Every artistic movement responds to the technical and social conditions of its time, and Twitter bots might not be interesting in twenty years time. And that’s okay. Like, I’ll obviously be sad.

C: Well let me ask you two more questions because I’m conscious of time. Firstly, it’s interesting what you’re talking about in how at the moment these poems are good at doing absurdity but natural language processing is at such a point… For example, I did a riff on Ursonate as well, when I was listening to, I think it was Christian Bök’s reading of it on YouTube, and I accidentally clicked the closed caption thing, and it thought that he was speaking Italian, so it came up with these subtitles in Italian. Then I used the automatic translate to get them in English, and then I put that text in the frame of the Ursonate score, kind of like a translation by Google. And for me we’re almost in this golden age of natural language processing for lovers of the absurd, because the poetics of error you get with Google Translate are just brilliant.

H: Yeah, the uncanny valley.

C: Exactly, and it also makes me think of – a bit of a preamble for this question I apologise – of early cinema, it was quite avant-garde until the talkies developed and it became more conventional – maybe conventional’s the wrong word but you know what I mean…

H: Genre-bound.

C: Yeah! Is there then a danger that if natural language processing and generative literature becomes more intelligent, and better, could it potentially lose some of the magic, much as the internet has…

H: Well yeah! But more than that, I think it shifts. Every artistic movement responds to the technical and social conditions of its time, and Twitter bots might not be interesting in twenty years time. And that’s okay. Like, I’ll obviously be sad. And like, I might even be one of them, like individual creators, who are still obsessed with early noughties style Twitter bots, and because their obsession is so outlandish they’re still creating genuinely interesting work. In the same way that there are people writing genuinely interesting sonnets! Why the f… Why should sonnets be interesting in the twenty-first century? They do not speak – they shouldn’t speak – to the people…

C: But they’ve never been more popular!

H: Yeah yeah yeah! So that will happen, it will go in and out of vogue, but it should, and the social meaning of that poetry form will change, and as you say the potential of natural language processing will change, it’s all in the, like, it’s in the downward slope of the uncanny valley at the moment, where it’s still very transparently machine made, it’s not at the bottom and it’s definitely not rising up the other side, so I think we’ve got a long time…

C: Exciting times…

H: And I think it’s going to take a lot longer than people think.

C: Yeah, yeah.

H: I think AI is going to progress. Like, I think people are expecting really impressive AI in five years. I think it’s going to take twenty or thirty.

C: Yeah, especially in terms of language.

H: People just have no idea how hard it is, and how little, what a small advance we’ve made.

C: Yeah. I wonder then, to close things up, and you kind of answered this question already, but where do you see the future of Twitter bots vis-a-vis the poetry world? Do you think they might – you know, it’s kind of niche – do you see it becoming… Much as concrete poetry, once upon a time, was ‘it’s not poems’, whereas now everyone is happy to have a concrete poem in their collection, how do you see that developing?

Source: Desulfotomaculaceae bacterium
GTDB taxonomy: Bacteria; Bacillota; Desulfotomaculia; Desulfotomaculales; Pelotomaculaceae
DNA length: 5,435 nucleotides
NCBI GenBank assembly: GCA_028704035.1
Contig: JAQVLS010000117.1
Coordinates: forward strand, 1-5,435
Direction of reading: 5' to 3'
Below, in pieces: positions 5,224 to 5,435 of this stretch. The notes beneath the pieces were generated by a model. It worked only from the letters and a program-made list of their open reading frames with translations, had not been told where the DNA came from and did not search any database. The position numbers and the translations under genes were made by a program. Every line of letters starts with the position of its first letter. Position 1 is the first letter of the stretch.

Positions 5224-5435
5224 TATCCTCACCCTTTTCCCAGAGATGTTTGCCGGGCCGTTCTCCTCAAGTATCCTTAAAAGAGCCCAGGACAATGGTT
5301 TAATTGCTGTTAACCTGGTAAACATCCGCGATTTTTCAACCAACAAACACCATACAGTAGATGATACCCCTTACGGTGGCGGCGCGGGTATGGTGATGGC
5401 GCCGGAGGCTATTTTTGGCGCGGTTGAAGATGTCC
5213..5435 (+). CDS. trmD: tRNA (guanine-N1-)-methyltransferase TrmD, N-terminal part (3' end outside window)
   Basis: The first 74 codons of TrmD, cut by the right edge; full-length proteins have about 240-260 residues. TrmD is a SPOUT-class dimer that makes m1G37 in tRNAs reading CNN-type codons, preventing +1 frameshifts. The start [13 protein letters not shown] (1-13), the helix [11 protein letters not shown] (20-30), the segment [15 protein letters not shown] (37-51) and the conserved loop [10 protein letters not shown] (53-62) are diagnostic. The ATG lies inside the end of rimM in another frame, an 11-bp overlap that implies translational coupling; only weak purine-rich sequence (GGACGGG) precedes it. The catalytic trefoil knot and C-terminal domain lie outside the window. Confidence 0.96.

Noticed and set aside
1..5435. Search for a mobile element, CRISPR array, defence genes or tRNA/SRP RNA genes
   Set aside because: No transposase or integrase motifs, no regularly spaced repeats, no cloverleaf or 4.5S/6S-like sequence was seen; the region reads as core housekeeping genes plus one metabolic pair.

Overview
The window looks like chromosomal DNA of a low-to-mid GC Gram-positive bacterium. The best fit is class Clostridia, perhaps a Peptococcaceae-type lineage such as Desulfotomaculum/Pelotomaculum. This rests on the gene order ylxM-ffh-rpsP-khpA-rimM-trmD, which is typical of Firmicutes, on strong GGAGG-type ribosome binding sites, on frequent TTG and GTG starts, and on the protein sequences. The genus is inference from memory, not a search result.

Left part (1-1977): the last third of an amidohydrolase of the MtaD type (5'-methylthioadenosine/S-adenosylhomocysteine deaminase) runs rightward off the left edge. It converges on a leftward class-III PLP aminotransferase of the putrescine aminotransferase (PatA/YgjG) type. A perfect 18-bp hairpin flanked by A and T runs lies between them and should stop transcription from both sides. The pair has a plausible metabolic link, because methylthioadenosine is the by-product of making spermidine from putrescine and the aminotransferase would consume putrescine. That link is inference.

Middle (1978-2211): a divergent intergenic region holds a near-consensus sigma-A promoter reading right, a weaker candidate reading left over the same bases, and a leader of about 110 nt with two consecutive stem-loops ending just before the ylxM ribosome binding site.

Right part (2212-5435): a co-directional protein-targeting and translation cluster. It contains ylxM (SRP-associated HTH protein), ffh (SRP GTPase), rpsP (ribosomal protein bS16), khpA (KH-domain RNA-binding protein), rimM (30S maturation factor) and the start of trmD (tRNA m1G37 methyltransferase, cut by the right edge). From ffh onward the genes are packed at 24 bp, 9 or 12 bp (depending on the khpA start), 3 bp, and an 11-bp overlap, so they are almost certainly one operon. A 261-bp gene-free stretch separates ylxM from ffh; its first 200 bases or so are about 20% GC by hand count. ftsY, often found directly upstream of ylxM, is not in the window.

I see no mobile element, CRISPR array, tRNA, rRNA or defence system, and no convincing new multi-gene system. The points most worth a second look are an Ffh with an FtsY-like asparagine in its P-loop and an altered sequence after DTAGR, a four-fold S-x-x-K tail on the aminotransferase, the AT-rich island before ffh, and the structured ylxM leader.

H: Well, I mean I’m trying to push it, and this is one reason I’m putting print Twitter bots in my next book. To be clear, that recontextualises the poetry, and that makes it a very different thing, which is important. So that’s partly why I’m putting that in there, just to try and introduce generative literature to new audiences. Because I was shortlisted for a prize last year – the Forward Foundation commissioned a poem from me and I gave them a Twitter bot just to see what would happen – I also gave them a static poem, just as a static poem, as well, but it was just, like, picking the best of the Twitter bots. But also, progress. Stanza – somebody at Stanza – got in touch this year and said ‘we love autoflâneur, can we do something with it at Stanza’, and I was like yeah sure, so I made them a new version of it.

C: A kind of St Andrews special!

H: Yeah yeah! So I made them a Stanza-specific version of it. Because I want mainstream poetry to see this world and see the potential, and I think it’ll come, yeah, I think it’ll come quicker than, yeah, poetry changes really quickly. And it’s, because it’s a very populist form it gives more people an in. And like, I think there’s much more resistance from British lyric poets to, like, American-style post-internet poets. There’s a bit of a generational war going on there, which I’m trying to sidestep by just writing the weird stuff that I write. I’ll take your word, I’m not really into either of you! [laughter] That’s not true, I like reading it, I just don’t write either of styles.

C: Good!

H: Haha, yeah don’t quote me as saying I don’t like either of those, I actually do like them. No, yes, that’s what it is – I love reading all kinds of poetry, but I like writing games, forms, generative work.

C: Yeah, I can sympathise with that [laughter]. Well thank you very much, it’s been a pleasure.

H: Thank you, it’s been a lovely chat. I hope this was the kind of material you were looking for.

C: It was exactly the kind of material we were looking for, thank you!


Harry Giles is a writer and performer from Orkney, Scotland, now based in Edinburgh. Their work gets everywhere from page to screen, from happening to performance or, as they put it, ‘in the crunchy places where performance and politics get muddled up’. They’ve performed poetry and theatre across the globe, winning several slams and putting on critically acclaimed shows at the Edinburgh Fringe including Everything I Bought and How It Made Me Feel’. They also make games, working with Book Week Scotland, Nevis Land Partnership and Stanza (see above!), among others. Their first collection Tonguit, Freight (2015), was shortlisted for the Edwin Morgan Prize (2015) and the Forward Prize for First Collection (2016). Be sure to check out Harry’s work at